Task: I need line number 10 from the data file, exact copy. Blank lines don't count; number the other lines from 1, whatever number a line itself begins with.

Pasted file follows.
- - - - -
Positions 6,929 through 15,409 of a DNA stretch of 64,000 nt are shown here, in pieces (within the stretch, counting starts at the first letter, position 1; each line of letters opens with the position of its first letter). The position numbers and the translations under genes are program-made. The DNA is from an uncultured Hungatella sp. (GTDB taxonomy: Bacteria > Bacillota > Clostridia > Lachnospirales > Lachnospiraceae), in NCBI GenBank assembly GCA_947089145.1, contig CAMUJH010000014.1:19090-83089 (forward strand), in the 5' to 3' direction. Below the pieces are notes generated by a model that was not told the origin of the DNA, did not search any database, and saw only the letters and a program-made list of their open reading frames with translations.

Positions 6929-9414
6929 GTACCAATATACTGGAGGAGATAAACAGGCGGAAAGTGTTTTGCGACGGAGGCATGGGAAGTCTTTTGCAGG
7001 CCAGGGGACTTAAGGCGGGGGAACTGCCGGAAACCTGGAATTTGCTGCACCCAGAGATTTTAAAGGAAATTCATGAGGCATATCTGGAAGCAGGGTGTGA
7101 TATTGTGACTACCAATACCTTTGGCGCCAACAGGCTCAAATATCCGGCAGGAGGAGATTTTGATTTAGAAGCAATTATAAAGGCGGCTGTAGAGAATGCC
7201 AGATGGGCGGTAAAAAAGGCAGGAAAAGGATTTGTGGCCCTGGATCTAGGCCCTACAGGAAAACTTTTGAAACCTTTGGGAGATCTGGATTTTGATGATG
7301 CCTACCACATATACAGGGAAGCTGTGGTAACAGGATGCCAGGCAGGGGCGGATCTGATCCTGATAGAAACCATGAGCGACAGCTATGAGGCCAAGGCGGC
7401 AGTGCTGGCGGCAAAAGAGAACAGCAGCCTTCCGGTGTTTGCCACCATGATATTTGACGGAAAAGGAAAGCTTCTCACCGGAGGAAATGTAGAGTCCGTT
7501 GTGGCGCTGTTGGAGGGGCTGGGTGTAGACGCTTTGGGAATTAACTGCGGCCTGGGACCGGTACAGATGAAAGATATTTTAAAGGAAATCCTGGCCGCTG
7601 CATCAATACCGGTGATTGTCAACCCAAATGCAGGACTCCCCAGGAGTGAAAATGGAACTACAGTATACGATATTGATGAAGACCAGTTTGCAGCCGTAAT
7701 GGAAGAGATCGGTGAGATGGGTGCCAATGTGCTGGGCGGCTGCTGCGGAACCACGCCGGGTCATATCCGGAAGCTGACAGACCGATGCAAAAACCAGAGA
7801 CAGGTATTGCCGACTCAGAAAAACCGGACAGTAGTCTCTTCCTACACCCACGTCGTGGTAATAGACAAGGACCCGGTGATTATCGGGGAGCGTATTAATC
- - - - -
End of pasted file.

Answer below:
7601 CATCAATACCGGTGATTGTCAACCCAAATGCAGGACTCCCCAGGAGTGAAAATGGAACTACAGTATACGATATTGATGAAGACCAGTTTGCAGCCGTAAT